Conjure up a standard office cubicle: There is the gray desktop with filing drawers, the ubiquitous computer monitor, a keyboard and mouse, a few (or a lot of) papers. Now place a peace lily, with its dark green leaves and elegant white flower, into the mental image. With that addition, most of us would say the office cubicle has just become a much nicer place to work.
It’s not just common sense that says the addition of plants makes an office space more inviting. Decades of scientific research detail the benefits plants add to the workplace: improved concentration, performance, job satisfaction, health and mood.
Just last year, for example, a Norwegian study added further support to the idea that plants in the workplace can help improve workers’ attention. Research participants were given an attention-demanding task to complete, then given a short break, then another task. Half of the participants completed the set of tasks in a room with flowers and plants; the others were in a room without plants. The attention capacity of the workers in the room with flowers and plants showed greater improvement on the second task than those sitting at a bare desk.
In addition, a 2008 University of Michigan study found that memory performance and attention spans improved by 20 percent after people spent an hour interacting with nature — either by going outside or just by viewing pictures of nature, as opposed to walking urban routes or viewing urban photographs.
Other studies suggest the presence of plants also seems to improve attitude. Workers primarily in Texas and the Midwest were surveyed for a 2008 study on “the effect of live plants and window views of green spaces on employee perceptions of job satisfaction.” Texas researchers found that individuals — without regard to age, ethnicity, salary, education levels or position — “who worked in offices with plants and windows reported that they felt better about their job and the work they performed.”
The particular plant that will make an office a happier place is somewhat subjective. “Orchids are among my favorites for atmosphere and mood,” says Cody Hoya, general manager at North Haven Gardens. “They’re beautiful, unique, colorful and very long-lasting.”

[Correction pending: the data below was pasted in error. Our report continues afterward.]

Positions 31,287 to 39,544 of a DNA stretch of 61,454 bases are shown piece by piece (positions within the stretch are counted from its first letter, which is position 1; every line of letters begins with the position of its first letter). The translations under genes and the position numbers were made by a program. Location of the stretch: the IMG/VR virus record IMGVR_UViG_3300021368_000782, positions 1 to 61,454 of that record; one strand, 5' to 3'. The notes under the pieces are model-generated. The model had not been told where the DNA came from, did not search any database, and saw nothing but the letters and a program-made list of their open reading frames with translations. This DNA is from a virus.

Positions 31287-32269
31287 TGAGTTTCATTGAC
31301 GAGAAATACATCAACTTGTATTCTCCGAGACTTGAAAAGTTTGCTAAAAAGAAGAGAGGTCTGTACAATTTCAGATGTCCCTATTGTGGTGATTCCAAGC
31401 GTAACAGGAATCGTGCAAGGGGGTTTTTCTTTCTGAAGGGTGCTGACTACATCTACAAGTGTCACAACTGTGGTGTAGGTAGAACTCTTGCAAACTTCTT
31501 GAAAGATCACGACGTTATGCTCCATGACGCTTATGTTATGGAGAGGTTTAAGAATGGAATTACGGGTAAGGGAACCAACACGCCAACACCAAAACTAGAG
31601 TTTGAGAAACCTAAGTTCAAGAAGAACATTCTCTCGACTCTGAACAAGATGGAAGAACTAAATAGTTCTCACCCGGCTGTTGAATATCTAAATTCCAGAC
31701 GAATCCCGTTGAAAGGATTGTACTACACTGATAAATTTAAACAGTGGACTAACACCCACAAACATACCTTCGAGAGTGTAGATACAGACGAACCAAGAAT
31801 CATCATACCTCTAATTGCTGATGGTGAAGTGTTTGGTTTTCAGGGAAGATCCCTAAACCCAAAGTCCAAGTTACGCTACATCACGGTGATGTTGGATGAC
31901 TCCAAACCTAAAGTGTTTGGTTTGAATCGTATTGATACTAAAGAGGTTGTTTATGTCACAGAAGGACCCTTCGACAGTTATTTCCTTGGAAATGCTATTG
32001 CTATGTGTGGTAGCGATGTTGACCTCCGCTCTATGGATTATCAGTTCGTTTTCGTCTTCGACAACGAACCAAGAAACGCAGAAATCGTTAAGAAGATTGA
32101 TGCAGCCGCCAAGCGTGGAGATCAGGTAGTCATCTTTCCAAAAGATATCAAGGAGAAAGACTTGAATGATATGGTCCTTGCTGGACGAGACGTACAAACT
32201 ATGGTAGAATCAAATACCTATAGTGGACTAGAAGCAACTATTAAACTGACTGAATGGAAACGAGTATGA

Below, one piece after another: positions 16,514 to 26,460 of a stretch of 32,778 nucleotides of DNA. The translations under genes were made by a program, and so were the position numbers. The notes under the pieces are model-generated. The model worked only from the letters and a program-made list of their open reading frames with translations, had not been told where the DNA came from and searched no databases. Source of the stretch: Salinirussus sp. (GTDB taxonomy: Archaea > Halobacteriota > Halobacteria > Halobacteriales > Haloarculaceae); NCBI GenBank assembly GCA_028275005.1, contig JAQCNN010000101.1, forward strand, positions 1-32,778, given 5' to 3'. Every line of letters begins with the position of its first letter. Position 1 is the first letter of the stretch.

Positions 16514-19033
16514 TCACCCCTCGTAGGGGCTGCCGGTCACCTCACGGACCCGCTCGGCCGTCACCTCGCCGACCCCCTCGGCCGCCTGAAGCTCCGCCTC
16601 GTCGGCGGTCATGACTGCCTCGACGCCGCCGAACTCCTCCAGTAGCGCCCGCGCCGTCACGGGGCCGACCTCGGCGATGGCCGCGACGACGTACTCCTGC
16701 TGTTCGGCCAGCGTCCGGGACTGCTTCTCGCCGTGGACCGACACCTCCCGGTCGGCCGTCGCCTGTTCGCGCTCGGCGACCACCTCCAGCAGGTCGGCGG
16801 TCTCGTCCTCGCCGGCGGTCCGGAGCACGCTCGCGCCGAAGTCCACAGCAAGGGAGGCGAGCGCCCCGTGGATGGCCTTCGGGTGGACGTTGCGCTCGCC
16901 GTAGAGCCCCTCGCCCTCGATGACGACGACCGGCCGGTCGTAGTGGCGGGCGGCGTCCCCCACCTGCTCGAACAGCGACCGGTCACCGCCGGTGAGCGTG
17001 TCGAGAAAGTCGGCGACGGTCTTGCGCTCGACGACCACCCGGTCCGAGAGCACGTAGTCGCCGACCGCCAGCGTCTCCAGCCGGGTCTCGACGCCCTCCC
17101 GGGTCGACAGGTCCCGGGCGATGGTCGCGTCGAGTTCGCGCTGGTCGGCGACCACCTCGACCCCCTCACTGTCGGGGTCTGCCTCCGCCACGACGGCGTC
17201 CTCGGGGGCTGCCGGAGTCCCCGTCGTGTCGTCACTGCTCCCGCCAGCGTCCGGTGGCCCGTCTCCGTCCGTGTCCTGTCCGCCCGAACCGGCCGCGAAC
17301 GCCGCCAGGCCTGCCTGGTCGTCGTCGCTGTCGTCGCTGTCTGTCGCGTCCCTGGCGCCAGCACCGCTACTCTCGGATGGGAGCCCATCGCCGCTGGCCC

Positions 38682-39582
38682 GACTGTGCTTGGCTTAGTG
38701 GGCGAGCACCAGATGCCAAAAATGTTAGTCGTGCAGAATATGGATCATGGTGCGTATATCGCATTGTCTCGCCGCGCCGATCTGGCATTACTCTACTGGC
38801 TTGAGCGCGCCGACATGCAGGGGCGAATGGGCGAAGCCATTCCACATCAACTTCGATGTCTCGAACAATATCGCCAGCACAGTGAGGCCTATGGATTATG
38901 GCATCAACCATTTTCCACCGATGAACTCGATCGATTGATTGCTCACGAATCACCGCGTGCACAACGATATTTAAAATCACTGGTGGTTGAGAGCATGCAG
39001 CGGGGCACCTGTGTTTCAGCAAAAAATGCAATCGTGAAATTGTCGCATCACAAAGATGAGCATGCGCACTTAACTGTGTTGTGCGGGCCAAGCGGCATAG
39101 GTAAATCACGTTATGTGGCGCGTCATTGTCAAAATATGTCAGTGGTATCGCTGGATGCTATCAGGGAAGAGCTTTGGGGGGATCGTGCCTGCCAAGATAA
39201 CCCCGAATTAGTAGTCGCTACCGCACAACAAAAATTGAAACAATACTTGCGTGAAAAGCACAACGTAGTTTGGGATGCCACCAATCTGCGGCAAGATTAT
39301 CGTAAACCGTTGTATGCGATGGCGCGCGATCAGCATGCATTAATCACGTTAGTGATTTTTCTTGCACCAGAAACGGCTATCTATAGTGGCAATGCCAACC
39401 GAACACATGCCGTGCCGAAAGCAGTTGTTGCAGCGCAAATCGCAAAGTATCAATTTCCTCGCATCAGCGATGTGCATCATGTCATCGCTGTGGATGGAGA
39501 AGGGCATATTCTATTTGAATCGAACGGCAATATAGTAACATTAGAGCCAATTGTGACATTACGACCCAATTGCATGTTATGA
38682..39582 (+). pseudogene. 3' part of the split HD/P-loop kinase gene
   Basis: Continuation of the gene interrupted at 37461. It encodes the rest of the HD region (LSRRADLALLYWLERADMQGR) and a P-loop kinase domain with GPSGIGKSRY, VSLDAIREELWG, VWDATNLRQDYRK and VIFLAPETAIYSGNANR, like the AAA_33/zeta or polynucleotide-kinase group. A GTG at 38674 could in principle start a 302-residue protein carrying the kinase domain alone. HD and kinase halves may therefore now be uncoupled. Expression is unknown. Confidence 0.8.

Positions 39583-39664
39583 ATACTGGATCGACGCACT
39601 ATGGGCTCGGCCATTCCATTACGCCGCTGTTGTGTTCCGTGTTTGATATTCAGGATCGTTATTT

Both Hoya and Josh Addison, manager of Redenta’s Garden Dallas location, agree that tillandsias, also known as air plants, are natural choices for adding a touch of whimsy to the office. There are a number of varieties available due to their current popularity, and they are not expensive, unless you choose a large specimen. They require little care, and they should survive under typical office fluorescent light, says Addison. “But if you have windows, put them close by.”
If you think you might tire of looking at the same plant on your desk day after day, try Hoya’s mix-and-match technique. “I like to use an interesting basket or ceramic vessel in which I can group several different interior plants, both blooming and foliage, in their nursery pots dressed with a bit of moss,” he says. “This allows for flexibility to rotate the plants and change the composition every couple of months so that the plants get a change of location and the interest stays fresh.”
Studies of various benefits of indoor plants were perhaps inspired by the NASA Clean Air Study in the 1980s that suggested certain common indoor plants might provide a natural way of removing toxins such as benzene, formaldehyde and trichloroethylene from the air. Hundreds of toxic chemicals can be outgassed by furniture, carpets and building material and then trapped in the closed ventilation systems of tightly sealed, energy-efficient buildings. The chemicals can lead to headaches, fatigue and allergic reactions now called Sick Building Syndrome.